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Public Schools: Teachers and Days Decreasing
September 21, 2022
As the new school year begins to roll into autumn, the main concern for the education system is not having enough educators.
Many speculate on the effects Covid has marked on the public school system, but the teaching shortage has been depleting way before our virtual school years.
According to the Florida Education Association “there are several reasons for the shortages:
- Pay, with Florida ranking in the bottom five nationally for teacher salaries and many of our education staff professionals earning poverty wages.
- Lack of support.
- Lack of flexibility in instruction and the need to “teach to the test.”
- Lack of multi-year contracts for teachers, which means that qualified, experienced educators face getting a “pink slip” every year.
- Overcrowded classrooms.
Too many politicians treat public schools and the people who work in them as punching bags. When the profession is repeatedly attacked; when the contribution teachers make to students and communities goes unrecognized; when bureaucrats who’ve never spent a day in a classroom tell teachers how to do their job — then it becomes difficult to attract and retain dedicated and qualified education professionals.”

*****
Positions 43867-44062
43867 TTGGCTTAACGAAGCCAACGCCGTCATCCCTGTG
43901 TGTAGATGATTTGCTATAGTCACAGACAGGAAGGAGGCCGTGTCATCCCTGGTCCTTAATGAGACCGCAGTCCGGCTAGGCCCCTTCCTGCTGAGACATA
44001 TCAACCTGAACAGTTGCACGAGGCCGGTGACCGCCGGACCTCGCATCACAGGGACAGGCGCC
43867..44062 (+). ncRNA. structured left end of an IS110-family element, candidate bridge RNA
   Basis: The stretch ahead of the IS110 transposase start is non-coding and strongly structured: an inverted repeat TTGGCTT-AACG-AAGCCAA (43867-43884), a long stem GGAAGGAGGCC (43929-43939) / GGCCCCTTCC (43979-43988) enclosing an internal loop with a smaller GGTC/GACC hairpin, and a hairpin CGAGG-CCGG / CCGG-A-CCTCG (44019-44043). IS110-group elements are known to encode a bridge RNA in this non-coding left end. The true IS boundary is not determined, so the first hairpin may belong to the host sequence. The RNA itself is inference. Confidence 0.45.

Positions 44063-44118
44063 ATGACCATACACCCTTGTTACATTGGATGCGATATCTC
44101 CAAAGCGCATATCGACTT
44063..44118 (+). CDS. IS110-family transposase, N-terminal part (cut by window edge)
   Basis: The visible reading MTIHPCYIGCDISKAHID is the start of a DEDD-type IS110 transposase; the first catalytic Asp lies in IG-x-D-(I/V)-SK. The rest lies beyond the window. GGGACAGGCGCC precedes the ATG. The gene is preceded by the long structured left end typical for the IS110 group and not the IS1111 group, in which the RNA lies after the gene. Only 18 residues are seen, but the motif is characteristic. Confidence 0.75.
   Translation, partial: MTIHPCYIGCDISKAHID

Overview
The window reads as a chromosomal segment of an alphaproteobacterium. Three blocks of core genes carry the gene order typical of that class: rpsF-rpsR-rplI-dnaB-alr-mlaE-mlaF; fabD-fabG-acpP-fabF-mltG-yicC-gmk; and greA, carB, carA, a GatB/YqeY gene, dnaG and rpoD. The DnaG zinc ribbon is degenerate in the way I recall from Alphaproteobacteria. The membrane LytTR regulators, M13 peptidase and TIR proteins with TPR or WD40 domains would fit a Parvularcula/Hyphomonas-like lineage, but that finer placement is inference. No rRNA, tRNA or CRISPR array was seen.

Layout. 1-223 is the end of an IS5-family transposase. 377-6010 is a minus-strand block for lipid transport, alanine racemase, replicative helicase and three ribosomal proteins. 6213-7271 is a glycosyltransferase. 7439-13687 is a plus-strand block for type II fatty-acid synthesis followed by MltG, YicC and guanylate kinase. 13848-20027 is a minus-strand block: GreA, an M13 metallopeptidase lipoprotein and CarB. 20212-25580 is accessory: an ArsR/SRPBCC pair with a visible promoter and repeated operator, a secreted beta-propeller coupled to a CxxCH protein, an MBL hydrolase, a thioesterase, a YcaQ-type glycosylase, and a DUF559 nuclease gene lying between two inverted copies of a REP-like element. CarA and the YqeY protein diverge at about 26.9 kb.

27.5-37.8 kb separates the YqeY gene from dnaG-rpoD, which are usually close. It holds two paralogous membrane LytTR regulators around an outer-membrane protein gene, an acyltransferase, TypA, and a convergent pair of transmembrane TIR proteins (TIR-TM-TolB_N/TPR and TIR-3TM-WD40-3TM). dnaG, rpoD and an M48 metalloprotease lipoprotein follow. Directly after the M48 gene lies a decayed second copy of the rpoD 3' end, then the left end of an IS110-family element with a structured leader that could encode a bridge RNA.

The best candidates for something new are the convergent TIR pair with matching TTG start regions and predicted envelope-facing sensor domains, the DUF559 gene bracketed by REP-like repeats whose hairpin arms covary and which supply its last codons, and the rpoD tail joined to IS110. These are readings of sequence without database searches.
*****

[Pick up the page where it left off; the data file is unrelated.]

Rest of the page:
School District Considers 4-Day School Week to Address Teacher Shortage
— Townhall.com (@townhallcom) September 12, 2022
Robert Bishop, a current math and science teacher at the Academy of the Holy Names with previous experience as a public school teacher, comments on how the public school system works. “In Public schools, there are a lot of lower SES students that are breadwinners for their families (due to immigration status or family’s personal issues) so this can be beneficial for them to have more time for their jobs. It can alleviate transportation issues as well, but can cause issues if every family member works and they are unable to have someone care for the dependable student on the extra free day.”
When asked the question, “How do you feel that the decrease of teaching staff has affected this possible plan, as well as teachers that are under the requirement of teaching being accepted?”, Bishop states, “It is just like any professional field dealing with the labor shortage: they are trying to find people to teach. I think a four-day work week can be enticing to some, but to the topic, it could attract those who take advantage of those who do not have a degree in teaching, which won’t benefit the students. I think they are just trying to find something that works, the best way that they can.”
As public schools are dependent on the government, the current solution for this concern is admitting teachers who do not meet the previous requirements and a possible four-day week.
Considering who you are in this situation you may take this mindset as a positive or negative. Senior Amber Torres, who transferred from Plant High School to AHN, says, “I think public school having only a 4-day school week would be perfect. It would allow students to take the necessary brain break after a long hard 4 days of school.”
As the 4-day week is still in progress of being approved or denied, many parents are worried about possible changes in their schedule while many students and teachers may see it as a benefit to their lifestyles. Though one day difference doesn’t seem like a difference, it is one less of day for planning, learning, and teaching.
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